“Satyamev Jayate is not a product of market research or surveys; it is the outcome of passionate people coming together to tell compelling stories that our viewers want to engage with,” says Star CEO Uday Shankar. “It’s a leap in content innovation… It isn’t traditional entertainment. We wanted our viewers to relate with the show as much as we did. We wanted them to see it and feel it as we did,” says Shankar. 
Fortunately for everyone connected with the show, SMJ has also shaken our usually apathetic social conscience.  The handout Star proffers on episode by episode impact is both long and creative. After the opening episode on foeticide Aamir Khan followed up his show with a visit to the chief minister Ashok Gehlot’s home to present him a signature campaign against a medieval practice that’s contributed to the state’s alarmingly skewed sex ratio - 914 women to every 1,000 men, according to the 2011 census.
Thereafter, apparently,
  • The Chief Justice of Rajasthan High Court, Arun Mishra has agreed in principle to set-up fast track courts in Jaipur to expedite all cases on female foeticide.
  • Licenses of over 64 medical clinics in Bhopal have been cancelled on the charge of running sex determination tests 
  • Maharashtra has registered 317 fresh cases against sonography centres found indulging in unauthorized sex determination tests. Besides, 27 doctors and four families have been convicted or fined under the Pre-Conception and Pre-Natal Diagnostic Techniques (PCPNDT) Act.
  • Actor couple Ajay Devgn and Kajol has announce the making of a feature film on female infanticide, while Assamese film Me and My Sister based on the same subject has just got released in seven languages, across the country.
  • The Maharashtra Medical Council (MMC) has expelled 13 doctors against whom cases have been filed under the Preconception and Prenatal Diagnostic Techniques (PCPNDT) Act. The suspended doctors are gynaecologists and radiologists from Beed, Osmanabad, Jalgaon and Pune.
  • Congress party leader in the Pune Municipal Corporation (PMC), Arvind Shinde has demanded to know why was the Pre-conception and Pre Natal Diagnostic Techniques (PCPNDT) cell in the state was disbanded in the first place.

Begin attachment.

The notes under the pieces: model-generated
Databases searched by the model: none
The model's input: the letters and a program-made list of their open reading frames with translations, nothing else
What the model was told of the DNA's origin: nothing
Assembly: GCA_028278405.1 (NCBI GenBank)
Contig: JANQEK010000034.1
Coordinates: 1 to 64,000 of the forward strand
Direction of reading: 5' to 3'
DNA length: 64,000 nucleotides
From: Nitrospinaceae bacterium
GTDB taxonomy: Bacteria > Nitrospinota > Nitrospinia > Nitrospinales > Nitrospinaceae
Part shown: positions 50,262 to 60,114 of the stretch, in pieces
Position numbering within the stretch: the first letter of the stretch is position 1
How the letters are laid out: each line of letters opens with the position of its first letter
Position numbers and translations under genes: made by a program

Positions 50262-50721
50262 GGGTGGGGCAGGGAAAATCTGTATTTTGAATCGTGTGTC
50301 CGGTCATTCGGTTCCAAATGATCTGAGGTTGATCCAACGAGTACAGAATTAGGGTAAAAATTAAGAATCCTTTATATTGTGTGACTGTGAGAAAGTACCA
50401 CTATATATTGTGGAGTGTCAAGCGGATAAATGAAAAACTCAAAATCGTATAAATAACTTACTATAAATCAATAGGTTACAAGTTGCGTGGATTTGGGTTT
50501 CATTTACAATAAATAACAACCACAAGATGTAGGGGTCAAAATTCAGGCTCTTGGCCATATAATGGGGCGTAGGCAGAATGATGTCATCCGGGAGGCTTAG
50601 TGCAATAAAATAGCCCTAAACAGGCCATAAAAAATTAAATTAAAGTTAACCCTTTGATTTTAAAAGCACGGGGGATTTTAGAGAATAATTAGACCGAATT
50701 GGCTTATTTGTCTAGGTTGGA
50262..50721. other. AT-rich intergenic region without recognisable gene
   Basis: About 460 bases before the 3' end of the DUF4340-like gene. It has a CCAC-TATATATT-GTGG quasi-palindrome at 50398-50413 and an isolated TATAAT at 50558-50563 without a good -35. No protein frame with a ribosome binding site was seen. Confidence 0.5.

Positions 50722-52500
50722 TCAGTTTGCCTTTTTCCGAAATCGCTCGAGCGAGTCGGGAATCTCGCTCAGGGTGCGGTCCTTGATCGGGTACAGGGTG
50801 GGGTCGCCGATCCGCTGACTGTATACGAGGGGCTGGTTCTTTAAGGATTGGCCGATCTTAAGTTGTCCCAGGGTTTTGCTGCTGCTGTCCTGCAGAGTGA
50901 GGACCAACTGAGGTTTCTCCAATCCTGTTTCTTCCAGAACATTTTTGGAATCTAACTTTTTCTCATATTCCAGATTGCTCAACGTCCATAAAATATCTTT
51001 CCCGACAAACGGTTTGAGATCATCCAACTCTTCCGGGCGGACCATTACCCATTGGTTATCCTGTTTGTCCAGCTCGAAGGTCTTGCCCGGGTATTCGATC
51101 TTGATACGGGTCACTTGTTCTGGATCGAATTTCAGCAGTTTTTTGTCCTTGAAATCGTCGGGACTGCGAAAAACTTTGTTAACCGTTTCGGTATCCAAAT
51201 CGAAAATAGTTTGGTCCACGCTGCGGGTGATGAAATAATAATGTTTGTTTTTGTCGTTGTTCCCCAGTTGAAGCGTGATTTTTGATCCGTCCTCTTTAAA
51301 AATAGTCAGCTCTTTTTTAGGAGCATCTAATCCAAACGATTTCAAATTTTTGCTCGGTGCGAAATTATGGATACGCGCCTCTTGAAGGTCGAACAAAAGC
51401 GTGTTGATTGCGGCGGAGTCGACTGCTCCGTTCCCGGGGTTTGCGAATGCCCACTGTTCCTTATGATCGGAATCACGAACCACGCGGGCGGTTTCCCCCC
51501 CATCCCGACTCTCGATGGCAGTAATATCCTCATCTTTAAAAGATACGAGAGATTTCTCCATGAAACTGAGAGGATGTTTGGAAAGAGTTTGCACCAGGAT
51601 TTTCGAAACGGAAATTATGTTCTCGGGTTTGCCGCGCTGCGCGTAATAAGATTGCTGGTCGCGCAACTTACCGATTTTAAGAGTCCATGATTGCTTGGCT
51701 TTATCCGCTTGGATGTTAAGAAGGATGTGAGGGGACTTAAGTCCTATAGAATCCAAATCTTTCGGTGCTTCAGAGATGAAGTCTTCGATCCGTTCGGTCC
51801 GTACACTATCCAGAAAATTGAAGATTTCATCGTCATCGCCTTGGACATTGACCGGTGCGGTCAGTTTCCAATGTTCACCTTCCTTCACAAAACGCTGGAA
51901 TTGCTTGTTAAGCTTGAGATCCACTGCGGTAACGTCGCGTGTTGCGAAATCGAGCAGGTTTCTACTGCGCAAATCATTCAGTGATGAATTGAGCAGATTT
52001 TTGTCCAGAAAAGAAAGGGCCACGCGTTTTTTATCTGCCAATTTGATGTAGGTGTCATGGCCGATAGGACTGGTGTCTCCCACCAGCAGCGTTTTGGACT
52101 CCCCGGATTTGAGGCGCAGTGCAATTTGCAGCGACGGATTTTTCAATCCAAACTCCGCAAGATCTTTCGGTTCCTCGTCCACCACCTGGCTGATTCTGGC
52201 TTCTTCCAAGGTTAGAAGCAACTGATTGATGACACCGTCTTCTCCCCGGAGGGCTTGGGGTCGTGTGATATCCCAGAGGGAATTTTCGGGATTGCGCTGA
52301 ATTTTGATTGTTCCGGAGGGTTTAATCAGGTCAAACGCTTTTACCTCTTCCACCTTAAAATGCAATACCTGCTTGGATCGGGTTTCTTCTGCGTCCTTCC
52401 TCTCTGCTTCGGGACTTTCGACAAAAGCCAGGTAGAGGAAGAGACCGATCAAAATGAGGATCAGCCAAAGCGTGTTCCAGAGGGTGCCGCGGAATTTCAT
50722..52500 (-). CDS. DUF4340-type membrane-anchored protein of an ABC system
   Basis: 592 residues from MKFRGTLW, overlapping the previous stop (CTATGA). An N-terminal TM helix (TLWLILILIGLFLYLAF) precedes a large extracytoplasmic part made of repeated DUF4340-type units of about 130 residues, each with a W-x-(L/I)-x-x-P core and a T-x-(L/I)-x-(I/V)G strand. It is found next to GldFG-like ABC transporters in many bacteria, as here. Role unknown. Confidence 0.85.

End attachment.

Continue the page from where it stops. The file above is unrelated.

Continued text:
• The Haryana Government has made it mandatory for pregnant women to get an ultrasound only upon submitting an identity proof. This is meant to keep tabs over illegal abortions. The state government is also toying with the idea of embedding observer chips in every ultrasound device sold in the state.
  • In Madhya Pradesh licenses of 65 clinics were cancelled for not submitting final report on cases of Medical Termination of Pregnancy.
  • In Bihar, health minister Ashwini Kumar Choubey undertook a 30-km tonga ride from Sultanganj to Bhagalpur to launch Bitiya Bachao Andolan (Save the Girl Child Movement) in the state. He has asked Amir Khan to endorse this scheme.  and families opting for sex determination tests.
  • women Sarpanch Randheer Singh of Budania village in Rajasthan has asked his community to register police cases against 
That’s more than what similar shows in the past can claim, authorities in this country apparently respond with alacrity when a Bollywood star decides to turn catalyst.
After the  second episode on child abuse the Rajya Sabha passed a pending gender-neutral Bill - Protection of Children from Sexual Offences Bill, 2011 for the protection of children against this kind of abuse.  The channel chooses to take credit for that. Also, school principals in Pune have apparently begun to organize workshops on this sensitive subject for parents and younger children and made it part of their regular curriculum.
The two episodes that seem to have generated the most response from community and from authorities at various levels  are the ones on foeticide and on medical malpractices. The biggest take-away from the latter show was the public awareness created over non-branded generic medicines. Suddenly, ‘generic medicines’ became a subject of drawing room discussions, although no one knew who retailed them, whether they were as effective and safe as their branded cousins. Nonetheless, as a consequence of SMJ’s third episode…
  • A chain of generic medicine stores have sprung up in Maharashtra that would be affiliated to government-run hospitals. Independent stores stocking generic medicines will also be opened at various parts of the state.  
  • In an open letter addressed to the Indian Medical Association (IMA), the industry association of doctors, two voluntary organizations, the Medico Friend Circle (MFC) and the Forum for Medical Ethics Society (FMES) have sought IMA to self-regulate medical professionals with the active involvement of citizens in the healthcare delivery processes in order to ensure better quality service and protection of their patients' rights. The letter raised serious doubts about the practice of offering commissions to doctors’ by medical representatives of pharmaceutical companies; the irrationality in prescribing a slew of needless investigations and surgical procedures; and the ever inflating healthcare bills as a consequence of all these malpractices.